Bloomberg News

China Backs UN Sanctions Targeting North Korean Diplomats

March 05, 2013

China and the U.S. have agreed to back additional sanctions on North Korea to punish the Communist nation for its February nuclear test explosion, U.S. Ambassador to the UN Susan Rice said today after a meeting of the Security Council.

A vote to adopt the measure is expected this week. Russia, which like China has veto-power in the council, also supports the sanctions, according to the RIA news agency, which cited citing Russia’s UN Ambassador Vitaly Churkin.

The new measures target “illicit activity” by North Korean diplomats and bulk transfers of cash by the North Korean regime. They’re aimed at halting the North’s imports of technology for its weapons programs as well as its ability to raise cash by selling its nuclear, missile and military technology to other countries.

China is North Korea’s closest ally. China’s support in the Security Council was necessary for approval of additional sanctions. North Korea conducted its nuclear test despite pressure from China not to do so.

The proposal “takes UN sanctions imposed on North Korea to the next level,” Rice said. “The commitment to take further significant measures in the event of further tests will demonstrate clearly to North Korea the cost of its provocations.”

North Korea said earlier today it may cancel the 1953 cease-fire that ended the Korean War, citing the U.S. sanctions effort as well as U.S.-South Korean joint military drills, the Associated Press reported. The Korean People’s Army Supreme Command warned of “surgical strikes” meant to unify the divided Korean Peninsula and of an indigenous, “precision nuclear striking tool.”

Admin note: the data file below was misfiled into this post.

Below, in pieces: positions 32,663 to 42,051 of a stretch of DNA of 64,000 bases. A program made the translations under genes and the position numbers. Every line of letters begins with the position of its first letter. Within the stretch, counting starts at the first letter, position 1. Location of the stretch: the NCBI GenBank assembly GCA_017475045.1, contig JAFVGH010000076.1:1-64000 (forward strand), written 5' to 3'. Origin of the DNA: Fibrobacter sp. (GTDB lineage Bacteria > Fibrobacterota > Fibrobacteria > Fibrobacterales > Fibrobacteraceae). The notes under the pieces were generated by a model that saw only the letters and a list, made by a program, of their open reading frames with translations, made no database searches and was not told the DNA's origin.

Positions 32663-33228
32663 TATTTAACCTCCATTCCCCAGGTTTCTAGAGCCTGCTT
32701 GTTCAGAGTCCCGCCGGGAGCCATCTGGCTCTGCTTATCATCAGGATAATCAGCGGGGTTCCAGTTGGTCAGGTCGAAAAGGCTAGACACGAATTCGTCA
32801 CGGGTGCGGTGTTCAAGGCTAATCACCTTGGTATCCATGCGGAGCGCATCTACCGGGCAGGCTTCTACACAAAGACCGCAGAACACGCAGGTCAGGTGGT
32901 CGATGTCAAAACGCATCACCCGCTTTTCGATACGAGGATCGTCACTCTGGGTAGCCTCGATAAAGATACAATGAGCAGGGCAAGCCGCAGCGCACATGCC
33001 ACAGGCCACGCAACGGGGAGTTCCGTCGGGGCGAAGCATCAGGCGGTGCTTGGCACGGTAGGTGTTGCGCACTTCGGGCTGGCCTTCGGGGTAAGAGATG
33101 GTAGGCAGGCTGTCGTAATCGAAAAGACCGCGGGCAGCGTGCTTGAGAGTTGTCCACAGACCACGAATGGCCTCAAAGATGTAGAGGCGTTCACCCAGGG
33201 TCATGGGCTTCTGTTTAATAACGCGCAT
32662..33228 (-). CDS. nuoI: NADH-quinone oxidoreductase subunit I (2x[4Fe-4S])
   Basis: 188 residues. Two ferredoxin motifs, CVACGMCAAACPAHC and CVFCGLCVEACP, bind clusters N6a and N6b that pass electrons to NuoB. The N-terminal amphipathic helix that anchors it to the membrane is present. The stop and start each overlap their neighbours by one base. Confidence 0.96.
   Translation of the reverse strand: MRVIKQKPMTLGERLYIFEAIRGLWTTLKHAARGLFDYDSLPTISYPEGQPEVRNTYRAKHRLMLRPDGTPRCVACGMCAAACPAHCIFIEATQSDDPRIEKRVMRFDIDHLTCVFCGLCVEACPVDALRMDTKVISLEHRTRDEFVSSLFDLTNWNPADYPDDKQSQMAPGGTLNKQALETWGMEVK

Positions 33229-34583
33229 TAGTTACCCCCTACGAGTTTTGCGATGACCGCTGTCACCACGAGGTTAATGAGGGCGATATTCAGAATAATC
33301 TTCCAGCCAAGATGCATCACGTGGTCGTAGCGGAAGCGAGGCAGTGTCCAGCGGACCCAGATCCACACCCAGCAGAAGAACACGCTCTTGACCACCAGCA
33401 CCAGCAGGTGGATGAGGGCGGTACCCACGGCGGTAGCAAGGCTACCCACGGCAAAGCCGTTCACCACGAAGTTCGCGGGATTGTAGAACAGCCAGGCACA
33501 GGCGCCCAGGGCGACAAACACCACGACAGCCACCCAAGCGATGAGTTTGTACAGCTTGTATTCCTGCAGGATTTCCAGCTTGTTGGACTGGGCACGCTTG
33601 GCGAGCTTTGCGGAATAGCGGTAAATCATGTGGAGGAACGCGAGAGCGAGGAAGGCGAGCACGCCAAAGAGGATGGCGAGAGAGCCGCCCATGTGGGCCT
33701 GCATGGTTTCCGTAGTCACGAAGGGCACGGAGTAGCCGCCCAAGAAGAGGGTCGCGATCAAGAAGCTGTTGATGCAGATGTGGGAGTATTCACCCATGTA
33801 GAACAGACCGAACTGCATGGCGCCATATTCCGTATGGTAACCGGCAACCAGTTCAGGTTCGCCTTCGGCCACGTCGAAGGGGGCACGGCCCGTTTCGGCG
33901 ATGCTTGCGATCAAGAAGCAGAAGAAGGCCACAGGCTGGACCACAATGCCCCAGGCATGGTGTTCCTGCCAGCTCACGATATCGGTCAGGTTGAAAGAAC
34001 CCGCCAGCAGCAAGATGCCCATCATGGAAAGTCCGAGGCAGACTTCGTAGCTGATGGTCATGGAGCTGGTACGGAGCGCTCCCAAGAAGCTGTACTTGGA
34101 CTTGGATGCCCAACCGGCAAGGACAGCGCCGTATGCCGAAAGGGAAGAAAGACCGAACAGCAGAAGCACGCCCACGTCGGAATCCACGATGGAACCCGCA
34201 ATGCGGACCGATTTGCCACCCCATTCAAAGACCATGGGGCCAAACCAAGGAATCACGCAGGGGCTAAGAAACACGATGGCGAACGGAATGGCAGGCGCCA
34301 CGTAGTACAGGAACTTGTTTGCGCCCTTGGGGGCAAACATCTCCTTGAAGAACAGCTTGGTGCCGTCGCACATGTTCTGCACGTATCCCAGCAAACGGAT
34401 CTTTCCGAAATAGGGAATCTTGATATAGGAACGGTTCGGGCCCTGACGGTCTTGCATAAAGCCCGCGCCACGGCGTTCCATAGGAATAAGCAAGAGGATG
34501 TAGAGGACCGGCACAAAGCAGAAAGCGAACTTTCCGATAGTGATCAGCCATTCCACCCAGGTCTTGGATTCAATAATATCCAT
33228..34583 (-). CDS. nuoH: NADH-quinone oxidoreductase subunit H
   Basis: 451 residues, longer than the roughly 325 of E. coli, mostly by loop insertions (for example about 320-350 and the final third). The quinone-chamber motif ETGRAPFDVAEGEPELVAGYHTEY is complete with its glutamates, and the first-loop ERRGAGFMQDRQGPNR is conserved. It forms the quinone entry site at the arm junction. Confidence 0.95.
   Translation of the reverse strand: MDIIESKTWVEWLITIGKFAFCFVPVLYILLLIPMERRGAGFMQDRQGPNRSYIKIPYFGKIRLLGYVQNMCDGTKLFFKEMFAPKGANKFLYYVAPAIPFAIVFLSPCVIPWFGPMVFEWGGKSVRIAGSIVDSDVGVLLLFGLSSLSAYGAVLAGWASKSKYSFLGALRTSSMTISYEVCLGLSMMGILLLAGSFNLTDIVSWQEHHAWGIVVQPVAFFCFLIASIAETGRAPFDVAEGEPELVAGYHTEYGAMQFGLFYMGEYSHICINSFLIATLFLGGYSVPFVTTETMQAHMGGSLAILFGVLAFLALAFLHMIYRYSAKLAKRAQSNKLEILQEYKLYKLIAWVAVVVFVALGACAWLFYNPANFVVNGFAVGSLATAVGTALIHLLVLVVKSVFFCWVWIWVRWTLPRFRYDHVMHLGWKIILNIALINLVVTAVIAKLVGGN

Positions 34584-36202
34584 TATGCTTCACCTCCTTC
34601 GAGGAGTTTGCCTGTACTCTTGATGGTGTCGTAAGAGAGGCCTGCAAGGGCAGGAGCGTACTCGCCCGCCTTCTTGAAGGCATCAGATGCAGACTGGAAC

‘Strong Signal’

The two Koreas remain technically in a state of war since a truce, rather than a peace treaty, ended the three-year conflict in 1953.

China’s UN Ambassador Li Baodong said he was pleased with the result, which he said made clear to North Korea that the international community wants to remove nuclear arms from the Korean peninsula and see an end to the North’s nuclear weapons and ballistic missile programs.

“A strong signal must be sent out that a nuclear test is against the will of the international community,” Li said after the Security Council session. “They have got to bring an end to that program.”

‘Brandish Threats’

In Doha, U.S. Secretary of State John Kerry called for North Korean dictator Kim Jong Un to take “responsible actions for peace” rather than make threats.

“The world would be better served if he would direct his people, and make a decision himself, to engage in a legitimate dialogue in legitimate negotiations in order to resolve not just American concerns, but the concerns of the Japanese, the South Koreans, the Russians and everybody in the region,” Kerry said at a news conference.

“We will continue to do what is necessary to defend our nation and the region, together with our allies, but our preference is not to brandish threats at each other,” Kerry said. “It is to get to the table and negotiate a peaceful resolution.”

To contact the reporter on this story: Peter S. Green in New York at psgreen@bloomberg.net

To contact the editor responsible for this story: John Walcott at jwalcott9@bloomberg.net


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